Hand Over the Keys

A generous gesture can make a difference

Nir Eisikovits

Carlos Dulitzky is the first of thousands leaving Israeli settlements in the West Bank and Gaza Strip under Sharon's disengagement plan.

As Israel pre­pares to with-draw from the Gaza Strip, the ques­tion of what to do with the hous­es the set­tlers leave behind is becom­ing more and more con­tentious. Some pol­i­cy mak­ers argue that images of Pales­tini­ans danc­ing on the roofs of the hand­some cot­tages vacat­ed by the Jews would project Israeli weak­ness and embold­en mil­i­tants in the West Bank to step up their strug­gle. The only way to avoid this, they claim, is to destroy the hous­es before pulling out. Oth­ers warn that demol­ish­ing the homes would amount to a pub­lic rela­tions dis­as­ter; that Israel can­not afford the kind of media cov­er­age that comes with raz­ing entire neigh­bor­hoods in one of the world’s most crowd­ed pieces of real-estate. 

The dif­fer­ence between these two argu­ments is not as sig­nif­i­cant as it seems. Both are con­cerned with appear­ances. They revolve around the ques­tion of how we might seem, instead of ask­ing what we ought to do. For those Israelis not yet cyn­i­cal enough to col­lapse these two con­cerns into each oth­er, per­haps some ancient advice might be use­ful. In 425 B.C., six years into the Pelo­pon­nesian War, Spar­ta made Athens a peace offer. If great enmi­ties are ever to be real­ly set­tled,” the Spar­tan envoys told the Athen­ian assem­bly, we think it will be not by the sys­tem of revenge and mil­i­tary suc­cess, but when the more for­tu­nate com­bat­ant waives his priv­i­leges, and, guid­ed by gen­tler feel­ings, con­quers his rival in gen­eros­i­ty and accords peace on more mod­er­ate terms than expected.”

Gen­eros­i­ty!? Would those crazy Spar­tans rec­om­mend we hand over the keys? That Prime Min­is­ter Sharon take to the podi­um in the Knes­set and announce that the hous­es are a gift of good will? That, while he is at it, he pledge that Israel would finance new con­struc­tion projects to replace the squalid refugee camps in Jabalia, Rafah and Khan Younis?

In fact, yes. That is exact­ly what they would sug­gest. The idea is pret­ty sim­ple: A dra­mat­ic dis­play of gen­eros­i­ty can change the dynam­ics of a con­flict. Gen­eros­i­ty is so far removed from the pre­dictable, pet­ty, grue­some dance of blow and coun­terblow, that it can cause par­ties to stop and think. The book­keep­ers of death might be forced to look up from their desks. Once such an act of gen­eros­i­ty is per­formed, the Spar­tan envoy told the Athe­ni­ans, instead of the debt of revenge that vio­lence must entail, [an] adver­sary owes a debt of gen­eros­i­ty to be paid in kind, and is inclined by hon­or to stand by his agreement.”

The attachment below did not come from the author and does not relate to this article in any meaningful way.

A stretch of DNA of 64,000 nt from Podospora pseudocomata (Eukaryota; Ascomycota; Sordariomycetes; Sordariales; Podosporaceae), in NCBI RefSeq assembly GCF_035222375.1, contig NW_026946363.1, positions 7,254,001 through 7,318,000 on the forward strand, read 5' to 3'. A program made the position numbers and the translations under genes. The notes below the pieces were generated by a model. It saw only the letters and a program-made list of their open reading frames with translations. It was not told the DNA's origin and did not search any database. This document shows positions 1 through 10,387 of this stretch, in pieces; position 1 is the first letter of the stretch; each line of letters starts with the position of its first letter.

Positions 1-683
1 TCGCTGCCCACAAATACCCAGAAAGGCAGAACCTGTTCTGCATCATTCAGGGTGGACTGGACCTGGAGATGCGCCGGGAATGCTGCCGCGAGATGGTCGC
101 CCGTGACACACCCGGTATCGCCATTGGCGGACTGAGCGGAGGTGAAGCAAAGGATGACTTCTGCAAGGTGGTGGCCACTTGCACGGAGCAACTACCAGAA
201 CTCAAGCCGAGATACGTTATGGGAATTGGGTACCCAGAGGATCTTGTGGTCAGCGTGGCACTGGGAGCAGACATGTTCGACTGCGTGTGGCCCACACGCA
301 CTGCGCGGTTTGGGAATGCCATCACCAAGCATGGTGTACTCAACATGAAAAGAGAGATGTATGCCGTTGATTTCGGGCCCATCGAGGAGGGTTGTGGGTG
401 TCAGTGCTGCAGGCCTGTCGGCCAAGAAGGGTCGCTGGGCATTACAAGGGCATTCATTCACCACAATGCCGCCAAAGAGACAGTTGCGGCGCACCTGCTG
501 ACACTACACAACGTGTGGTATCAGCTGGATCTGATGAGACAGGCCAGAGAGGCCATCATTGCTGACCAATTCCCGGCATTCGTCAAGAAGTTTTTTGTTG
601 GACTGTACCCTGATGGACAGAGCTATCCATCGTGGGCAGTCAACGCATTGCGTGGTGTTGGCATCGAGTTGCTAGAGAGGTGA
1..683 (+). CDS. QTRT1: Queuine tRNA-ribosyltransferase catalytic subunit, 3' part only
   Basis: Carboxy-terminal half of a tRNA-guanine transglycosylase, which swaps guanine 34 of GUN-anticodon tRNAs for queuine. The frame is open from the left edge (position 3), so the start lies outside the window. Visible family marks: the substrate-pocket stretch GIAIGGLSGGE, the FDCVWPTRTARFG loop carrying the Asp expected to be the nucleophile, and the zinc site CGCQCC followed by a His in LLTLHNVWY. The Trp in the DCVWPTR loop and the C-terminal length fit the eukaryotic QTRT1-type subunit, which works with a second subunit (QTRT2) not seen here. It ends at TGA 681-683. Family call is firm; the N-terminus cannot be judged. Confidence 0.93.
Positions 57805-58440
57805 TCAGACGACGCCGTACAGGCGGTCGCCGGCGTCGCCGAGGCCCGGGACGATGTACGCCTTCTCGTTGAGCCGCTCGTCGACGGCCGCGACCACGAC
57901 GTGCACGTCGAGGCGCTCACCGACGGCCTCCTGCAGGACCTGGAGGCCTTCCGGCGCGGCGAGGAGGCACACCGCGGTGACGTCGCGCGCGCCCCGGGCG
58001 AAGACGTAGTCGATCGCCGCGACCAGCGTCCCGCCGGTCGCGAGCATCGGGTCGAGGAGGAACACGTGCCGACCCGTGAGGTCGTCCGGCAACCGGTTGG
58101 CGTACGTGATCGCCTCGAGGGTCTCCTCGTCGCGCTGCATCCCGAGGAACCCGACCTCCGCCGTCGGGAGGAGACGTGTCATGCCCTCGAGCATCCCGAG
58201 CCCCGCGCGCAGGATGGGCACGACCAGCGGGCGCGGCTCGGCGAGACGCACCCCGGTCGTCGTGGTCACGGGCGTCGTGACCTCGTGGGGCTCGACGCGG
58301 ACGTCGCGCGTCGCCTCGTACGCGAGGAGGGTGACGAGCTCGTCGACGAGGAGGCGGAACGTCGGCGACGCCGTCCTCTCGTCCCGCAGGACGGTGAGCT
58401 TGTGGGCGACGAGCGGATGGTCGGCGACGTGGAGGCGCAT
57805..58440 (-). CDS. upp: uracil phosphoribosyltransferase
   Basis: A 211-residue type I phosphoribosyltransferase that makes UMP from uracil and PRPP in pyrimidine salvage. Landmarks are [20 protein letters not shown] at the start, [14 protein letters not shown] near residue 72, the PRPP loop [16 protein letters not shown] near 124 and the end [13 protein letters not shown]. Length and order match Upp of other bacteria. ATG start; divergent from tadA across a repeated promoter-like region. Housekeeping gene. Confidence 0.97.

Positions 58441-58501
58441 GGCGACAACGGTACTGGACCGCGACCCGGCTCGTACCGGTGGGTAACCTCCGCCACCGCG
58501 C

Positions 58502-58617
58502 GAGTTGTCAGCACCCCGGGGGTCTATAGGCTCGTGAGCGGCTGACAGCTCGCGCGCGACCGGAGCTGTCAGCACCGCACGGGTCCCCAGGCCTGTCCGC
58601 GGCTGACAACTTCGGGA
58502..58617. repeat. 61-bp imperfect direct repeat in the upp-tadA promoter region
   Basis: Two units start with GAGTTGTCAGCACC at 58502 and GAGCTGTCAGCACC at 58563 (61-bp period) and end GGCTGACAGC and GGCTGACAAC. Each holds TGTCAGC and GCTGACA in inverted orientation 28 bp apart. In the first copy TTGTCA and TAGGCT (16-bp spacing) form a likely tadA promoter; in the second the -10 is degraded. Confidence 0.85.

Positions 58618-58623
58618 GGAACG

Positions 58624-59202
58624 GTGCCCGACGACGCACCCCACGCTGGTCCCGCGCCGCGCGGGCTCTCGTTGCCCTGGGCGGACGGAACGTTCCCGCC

Hope­less­ly naïve? Not quite. On Novem­ber 19, 1977, after fight­ing four wars with Israel, and in spite of vio­lent oppo­si­tion at home, Anwar Sadat, pres­i­dent of Egypt, stood before the Knes­set and addressed it in Ara­bic. We real­ly and tru­ly wel­come you to live among us in peace and secu­ri­ty,” he told a stunned Israeli pub­lic. Years of sus­pi­cion melt­ed away that night. Six­teen months lat­er, Sadat, Prime Min­is­ter Men­achem Begin of Israel, and Pres­i­dent Jim­my Carter were shak­ing hands on the White House lawn.

On March 16, 1997, King Hus­sein of Jor­dan stepped into a small apart­ment in the Israeli town of Beit Shemesh, kneeled before a woman sit­ting on the floor, took her hand and begged for for­give­ness. He repeat­ed this ges­ture in six oth­er res­i­dences, per­son­al­ly apol­o­giz­ing for the killing of sev­en Israeli school­girls by a Jor­dan­ian sol­dier. I looked in his face and I saw that he was ashamed, and he had tears in his eyes, and he was hon­est,” one of the moth­ers told the Wash­ing­ton Post. The ten­sion over the inci­dent, which had the poten­tial to desta­bi­lize the rela­tion­ship between the two coun­tries, was dis­si­pat­ed. Gen­eros­i­ty can make a difference.

Inci­den­tal­ly, the Athe­ni­ans reject­ed Sparta’s offer. They had just scored a major naval vic­to­ry, and did not want to quit while they were ahead. Twen­ty-one mis­er­able years lat­er, their leg­endary navy all but destroyed, they sur­ren­dered to Spar­ta on humil­i­at­ing terms. The walls of their city were torn down, the for­ti­fi­ca­tions of their port were destroyed, their pop­u­lar assem­bly dis­solved. Fail­ing to be gen­er­ous, it turns out, can make quite a dif­fer­ence as well.

Nir Eisikovits, an Israeli attor­ney, is a post-doc­tor­al fel­low at the Inter­na­tion­al Insti­tute for Medi­a­tion and Polit­i­cal Conciliation.
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